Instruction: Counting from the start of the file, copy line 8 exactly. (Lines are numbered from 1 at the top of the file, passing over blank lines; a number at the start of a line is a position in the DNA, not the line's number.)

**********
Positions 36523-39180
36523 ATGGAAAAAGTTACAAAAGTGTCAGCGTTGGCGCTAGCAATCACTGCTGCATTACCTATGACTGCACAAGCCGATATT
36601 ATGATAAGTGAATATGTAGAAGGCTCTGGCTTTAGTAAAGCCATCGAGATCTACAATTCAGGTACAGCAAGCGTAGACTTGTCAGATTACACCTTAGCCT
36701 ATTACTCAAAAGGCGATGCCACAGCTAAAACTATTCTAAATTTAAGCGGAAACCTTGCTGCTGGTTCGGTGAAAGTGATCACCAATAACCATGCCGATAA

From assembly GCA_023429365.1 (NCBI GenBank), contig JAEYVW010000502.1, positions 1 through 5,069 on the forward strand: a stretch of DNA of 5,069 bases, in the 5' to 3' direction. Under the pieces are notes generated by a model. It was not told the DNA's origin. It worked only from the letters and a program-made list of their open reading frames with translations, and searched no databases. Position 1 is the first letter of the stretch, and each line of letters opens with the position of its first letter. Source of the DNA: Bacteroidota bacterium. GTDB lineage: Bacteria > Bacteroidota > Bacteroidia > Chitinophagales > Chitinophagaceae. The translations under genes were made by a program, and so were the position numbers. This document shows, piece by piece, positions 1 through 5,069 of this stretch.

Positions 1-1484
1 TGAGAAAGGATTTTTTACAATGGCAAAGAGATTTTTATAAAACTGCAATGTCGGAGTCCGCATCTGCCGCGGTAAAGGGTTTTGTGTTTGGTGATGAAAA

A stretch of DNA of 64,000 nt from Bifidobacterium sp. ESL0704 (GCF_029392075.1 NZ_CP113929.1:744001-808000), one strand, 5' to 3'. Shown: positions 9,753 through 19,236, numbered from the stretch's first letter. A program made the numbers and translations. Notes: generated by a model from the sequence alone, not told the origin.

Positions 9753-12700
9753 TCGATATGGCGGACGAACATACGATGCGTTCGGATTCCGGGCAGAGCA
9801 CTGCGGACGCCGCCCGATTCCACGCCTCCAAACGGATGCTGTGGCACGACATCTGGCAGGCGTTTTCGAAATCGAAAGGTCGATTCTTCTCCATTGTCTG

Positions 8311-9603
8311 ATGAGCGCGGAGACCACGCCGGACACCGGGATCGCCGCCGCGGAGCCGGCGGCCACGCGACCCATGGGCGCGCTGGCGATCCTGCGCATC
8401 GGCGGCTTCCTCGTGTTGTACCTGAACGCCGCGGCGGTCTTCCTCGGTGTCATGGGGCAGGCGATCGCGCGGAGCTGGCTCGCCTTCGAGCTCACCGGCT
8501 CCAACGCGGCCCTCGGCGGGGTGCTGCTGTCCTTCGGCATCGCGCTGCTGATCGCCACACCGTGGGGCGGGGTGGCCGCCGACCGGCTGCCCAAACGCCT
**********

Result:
A stretch of DNA of 64,000 nt from Bifidobacterium sp. ESL0704 (GCF_029392075.1 NZ_CP113929.1:744001-808000), one strand, 5' to 3'. Shown: positions 9,753 through 19,236, numbered from the stretch's first letter. A program made the numbers and translations. Notes: generated by a model from the sequence alone, not told the origin.